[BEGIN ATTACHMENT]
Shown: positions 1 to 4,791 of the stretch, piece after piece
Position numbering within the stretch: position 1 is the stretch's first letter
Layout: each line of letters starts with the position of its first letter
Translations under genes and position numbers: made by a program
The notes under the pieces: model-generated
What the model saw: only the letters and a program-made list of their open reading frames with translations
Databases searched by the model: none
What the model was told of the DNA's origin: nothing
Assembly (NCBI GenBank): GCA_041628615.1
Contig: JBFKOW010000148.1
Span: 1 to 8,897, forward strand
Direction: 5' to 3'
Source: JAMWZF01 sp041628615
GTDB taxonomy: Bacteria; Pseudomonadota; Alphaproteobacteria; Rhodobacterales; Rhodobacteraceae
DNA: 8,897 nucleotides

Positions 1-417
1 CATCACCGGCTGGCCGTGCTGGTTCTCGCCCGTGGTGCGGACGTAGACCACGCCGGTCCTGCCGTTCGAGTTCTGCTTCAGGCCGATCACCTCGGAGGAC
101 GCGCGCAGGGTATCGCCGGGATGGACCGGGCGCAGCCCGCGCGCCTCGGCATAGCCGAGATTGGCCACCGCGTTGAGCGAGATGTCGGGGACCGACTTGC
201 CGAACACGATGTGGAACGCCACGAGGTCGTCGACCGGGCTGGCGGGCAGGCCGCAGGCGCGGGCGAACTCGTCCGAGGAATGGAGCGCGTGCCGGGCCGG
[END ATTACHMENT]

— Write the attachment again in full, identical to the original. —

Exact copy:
Shown: positions 1 to 4,791 of the stretch, piece after piece
Position numbering within the stretch: position 1 is the stretch's first letter
Layout: each line of letters starts with the position of its first letter
Translations under genes and position numbers: made by a program
The notes under the pieces: model-generated
What the model saw: only the letters and a program-made list of their open reading frames with translations
Databases searched by the model: none
What the model was told of the DNA's origin: nothing
Assembly (NCBI GenBank): GCA_041628615.1
Contig: JBFKOW010000148.1
Span: 1 to 8,897, forward strand
Direction: 5' to 3'
Source: JAMWZF01 sp041628615
GTDB taxonomy: Bacteria; Pseudomonadota; Alphaproteobacteria; Rhodobacterales; Rhodobacteraceae
DNA: 8,897 nucleotides

Positions 1-417
1 CATCACCGGCTGGCCGTGCTGGTTCTCGCCCGTGGTGCGGACGTAGACCACGCCGGTCCTGCCGTTCGAGTTCTGCTTCAGGCCGATCACCTCGGAGGAC
101 GCGCGCAGGGTATCGCCGGGATGGACCGGGCGCAGCCCGCGCGCCTCGGCATAGCCGAGATTGGCCACCGCGTTGAGCGAGATGTCGGGGACCGACTTGC
201 CGAACACGATGTGGAACGCCACGAGGTCGTCGACCGGGCTGGCGGGCAGGCCGCAGGCGCGGGCGAACTCGTCCGAGGAATGGAGCGCGTGCCGGGCCGG